“When you’re on a team with a bunch of guys who care and want to be the last team standing, it’s not so much turning it on and off. It’s just the team rolls without you, just keeps going. Then you plug yourself back in. That’s what good teams do.”

Once again, the long road of the rodeo trip has brought the Spurs home with a deeper sense of who they can be.


VIDEO: Patty Mills discusses the Spurs’ big win over the L.A. Clippers

Spurs Need To Get Healthy On Rodeo Trip


VIDEO: Tim Duncan has 23 points and 17 rebounds as the Spurs beat the Kings

In one way, the 2014 edition of the Spurs’ Rodeo Trip is like all the others. It’s a time for coming together.

Usually that means bonding as a team, forging a closeness in spirit, identity and execution on the court.

This time it simply means picking up the pieces and trying to glue them all together.

As they open the nine-game, 8,989 mile odyssey tonight in New Orleans, the Spurs would appear to be about as fragile as Peyton Manning’s Super Bowl legacy. They good news is they’ll face only four teams with records above .500 on the trip. They bad news is they’ll do it with a roster that has Manu Ginobili (hamstring), Kawhi Leonard (hand) and Danny Green (hand) all in various stages of injury rehabilitation and Tiago Splitter (shoulder) just getting back into the rotation after more than three weeks on the shelf.

“We’ve still got to go play all the games,” coach Gregg Popovich told reporters before Saturday’s home win over Sacramento. “When the game is over nobody cares. Nobody says, ‘Well, who was out for that team?’ You either won or you lost and you got better or you didn’t. So it’s all the same stuff. We want to concentrate on all the same things offensively and defensively, the things we want to get better at, and just go.”

Despite their current position tied for the No. 2 seed in the West, the Spurs do have a need to get better quickly, having lost three of their last four games and five out of eight since the middle of January. After a stellar 35-6 home record a year ago, they have also lost eight games already this season at the AT&T Center. Perhaps most telling, the Spurs are just 1-11 against opponents with the top six records in the NBA this season — Pacers, Thunder, Blazers, Heat, Clippers and Rockets.

It would then hardly seem a good time for a team to embark on a lengthy All-Star break-straddling road trip that will take them from coast to coast and playing games in four time zones before their next home game on Feb. 26.

However, the Spurs have traditionally used the period they have to vacate their own stable for the San Antonio Stock Show and Rodeo as time to solidify their standing in the conference and make a push for elite playoff seeding.

Since the beginning of the tradition in 2003, the Spurs have an overall mark of 65-26 on 11 rodeo trips and have posting a losing record. In the past three seasons, they are 21-6.

According to Dan McCarney of the San Antonio Express-News, while the Spurs have the best winning percentage (70.5) in North American professional sports since Tim Duncan joined the team in 1997, they are actually better on the rodeo trip (71.4).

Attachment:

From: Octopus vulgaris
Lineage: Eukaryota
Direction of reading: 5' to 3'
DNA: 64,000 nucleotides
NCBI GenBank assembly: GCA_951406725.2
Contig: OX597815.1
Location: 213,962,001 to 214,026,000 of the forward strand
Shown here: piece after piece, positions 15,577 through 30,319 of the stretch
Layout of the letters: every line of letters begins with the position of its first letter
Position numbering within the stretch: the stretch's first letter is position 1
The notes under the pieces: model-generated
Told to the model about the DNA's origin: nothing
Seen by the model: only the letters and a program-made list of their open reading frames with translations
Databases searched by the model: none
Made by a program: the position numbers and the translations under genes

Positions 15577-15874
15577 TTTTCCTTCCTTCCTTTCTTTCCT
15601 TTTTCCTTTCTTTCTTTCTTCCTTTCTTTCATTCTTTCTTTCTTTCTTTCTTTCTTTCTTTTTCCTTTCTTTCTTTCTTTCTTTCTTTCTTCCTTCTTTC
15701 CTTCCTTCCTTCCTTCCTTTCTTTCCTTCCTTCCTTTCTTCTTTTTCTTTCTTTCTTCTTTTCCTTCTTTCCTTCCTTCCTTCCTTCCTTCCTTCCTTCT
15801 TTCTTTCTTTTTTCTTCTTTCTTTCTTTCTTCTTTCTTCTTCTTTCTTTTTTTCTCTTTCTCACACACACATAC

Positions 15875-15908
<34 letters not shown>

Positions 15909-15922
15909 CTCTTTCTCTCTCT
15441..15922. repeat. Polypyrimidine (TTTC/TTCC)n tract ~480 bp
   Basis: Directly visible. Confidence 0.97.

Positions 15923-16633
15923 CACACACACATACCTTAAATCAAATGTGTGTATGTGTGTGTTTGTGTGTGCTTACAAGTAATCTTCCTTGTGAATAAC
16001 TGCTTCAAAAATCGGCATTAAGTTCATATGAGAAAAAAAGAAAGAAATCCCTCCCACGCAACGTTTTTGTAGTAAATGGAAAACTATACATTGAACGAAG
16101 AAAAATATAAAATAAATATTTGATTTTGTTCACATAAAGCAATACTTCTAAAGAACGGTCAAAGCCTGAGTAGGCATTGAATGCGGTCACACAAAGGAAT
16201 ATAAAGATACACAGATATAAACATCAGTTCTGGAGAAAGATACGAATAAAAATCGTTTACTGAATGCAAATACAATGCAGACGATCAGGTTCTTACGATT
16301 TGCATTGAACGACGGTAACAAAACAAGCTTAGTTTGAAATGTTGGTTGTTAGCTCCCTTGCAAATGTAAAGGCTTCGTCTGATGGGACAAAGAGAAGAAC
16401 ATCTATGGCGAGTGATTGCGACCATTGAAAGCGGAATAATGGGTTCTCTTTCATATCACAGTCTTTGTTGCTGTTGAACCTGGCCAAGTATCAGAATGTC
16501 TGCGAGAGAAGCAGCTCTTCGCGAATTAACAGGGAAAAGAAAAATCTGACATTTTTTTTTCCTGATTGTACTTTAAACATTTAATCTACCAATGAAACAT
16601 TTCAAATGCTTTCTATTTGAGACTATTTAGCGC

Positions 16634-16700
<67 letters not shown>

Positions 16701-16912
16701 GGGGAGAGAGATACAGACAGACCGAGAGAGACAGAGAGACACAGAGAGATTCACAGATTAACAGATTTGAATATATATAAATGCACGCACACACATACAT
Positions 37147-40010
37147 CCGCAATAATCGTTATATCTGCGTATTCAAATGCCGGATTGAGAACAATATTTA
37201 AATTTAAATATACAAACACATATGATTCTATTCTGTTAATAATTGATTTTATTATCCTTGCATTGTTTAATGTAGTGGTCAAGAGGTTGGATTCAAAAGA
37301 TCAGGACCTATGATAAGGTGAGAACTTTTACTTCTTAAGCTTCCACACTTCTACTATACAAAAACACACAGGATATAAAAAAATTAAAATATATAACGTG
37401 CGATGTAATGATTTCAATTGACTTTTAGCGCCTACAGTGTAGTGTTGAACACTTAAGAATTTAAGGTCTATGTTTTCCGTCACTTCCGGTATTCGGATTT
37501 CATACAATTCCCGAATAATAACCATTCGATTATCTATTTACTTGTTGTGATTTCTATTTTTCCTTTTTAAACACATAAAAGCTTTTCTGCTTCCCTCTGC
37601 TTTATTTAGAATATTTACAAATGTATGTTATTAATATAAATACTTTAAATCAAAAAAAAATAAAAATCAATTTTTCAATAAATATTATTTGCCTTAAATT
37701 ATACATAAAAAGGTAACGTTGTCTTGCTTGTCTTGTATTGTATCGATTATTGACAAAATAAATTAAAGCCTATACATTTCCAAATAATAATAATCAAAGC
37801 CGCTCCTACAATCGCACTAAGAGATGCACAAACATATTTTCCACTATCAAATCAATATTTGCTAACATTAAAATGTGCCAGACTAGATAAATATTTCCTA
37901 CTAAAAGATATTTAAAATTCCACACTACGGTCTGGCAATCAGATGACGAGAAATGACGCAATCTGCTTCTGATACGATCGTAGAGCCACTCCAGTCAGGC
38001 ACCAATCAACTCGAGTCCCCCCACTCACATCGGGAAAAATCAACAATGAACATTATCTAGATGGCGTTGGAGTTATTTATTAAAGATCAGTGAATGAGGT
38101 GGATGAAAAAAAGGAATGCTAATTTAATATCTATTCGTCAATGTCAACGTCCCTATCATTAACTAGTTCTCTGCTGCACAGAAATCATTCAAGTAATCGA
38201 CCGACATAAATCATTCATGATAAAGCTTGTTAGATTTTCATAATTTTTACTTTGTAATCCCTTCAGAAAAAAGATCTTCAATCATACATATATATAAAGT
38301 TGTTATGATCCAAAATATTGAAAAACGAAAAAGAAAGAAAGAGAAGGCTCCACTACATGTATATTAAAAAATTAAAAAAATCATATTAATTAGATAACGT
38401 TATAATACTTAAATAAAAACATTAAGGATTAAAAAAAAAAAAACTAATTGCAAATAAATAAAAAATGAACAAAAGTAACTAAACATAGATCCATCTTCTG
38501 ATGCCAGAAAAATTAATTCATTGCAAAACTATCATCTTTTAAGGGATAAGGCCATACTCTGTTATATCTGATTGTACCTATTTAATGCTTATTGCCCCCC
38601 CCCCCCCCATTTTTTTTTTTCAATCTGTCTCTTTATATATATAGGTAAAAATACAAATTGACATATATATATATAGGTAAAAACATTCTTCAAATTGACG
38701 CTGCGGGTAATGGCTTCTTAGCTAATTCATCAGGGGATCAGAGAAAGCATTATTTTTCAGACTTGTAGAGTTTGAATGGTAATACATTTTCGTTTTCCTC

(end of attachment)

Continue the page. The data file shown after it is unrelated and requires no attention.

A year ago the Spurs went 7-2 on their trek, even though they played the first five games without the injured Duncan and Ginobili.

But this might be a more difficult challenge. In their final home game before departing, a narrow 95-93 escape past the Kings, the Spurs started a deep backup point guard Cory Joseph at the shooting guard spot and started at small forward with Shannon Brown, a player who’d just been signed to a 10-day contract and never had time for a practice.

With Splitter getting back onto the floor briefly against Sacramento, Green is expected to be the next to return, maybe playing by the end of the week. Leonard is a possible addition by the time the Spurs hit the West Coast after the All-Star break, while Ginobili could miss the entire journey.

“They’re trickling in,” Duncan said. “It’s great to have bodies back out there, great to start getting everyone healthy. Now it’s about getting their rhythm back, their wind back and get into game shape.”

Spurs’ New Challenge Measured In Minutes And Months


VIDEO: Kevin Durant and the Thunder handle the Spurs in San Antonio

At this time of year, the sting of a single loss is nothing to really worry about.

It’s the piling up of injuries that cause the pain and could burn up the Spurs’ season.

Forward Kawhi Leonard broke a finger in Wednesday’s loss to the Thunder and will probably be sidelined for a month. He’ll join in rehab and on the bench with center Tiago Splitter (sprained shoulder) and guard Danny Green (broken finger).

Here’s where the challenge begins. Not merely trying to survive without three regular members of the starting lineup, but trying to keep a lid on the minutes of San Antonio’s Big Three.

Coach Gregg Popovich has long treated the bodies of Tim Duncan, Manu Ginobili and Tony Parker as if they were art work from a museum, spending the regular season as much as a curator and caretaker as a coach. More anything else, he protects them.

That’s why when the Spurs traveled to Miami for a nationally televised, much-anticipated date against the Heat, Popovich gave Duncan, Ginobili and Parker the night off, even going so far as to booking them on a Southwest Airlines flight home to San Antonio. For that, the Spurs were fined $250,000 by commissioner David Stern.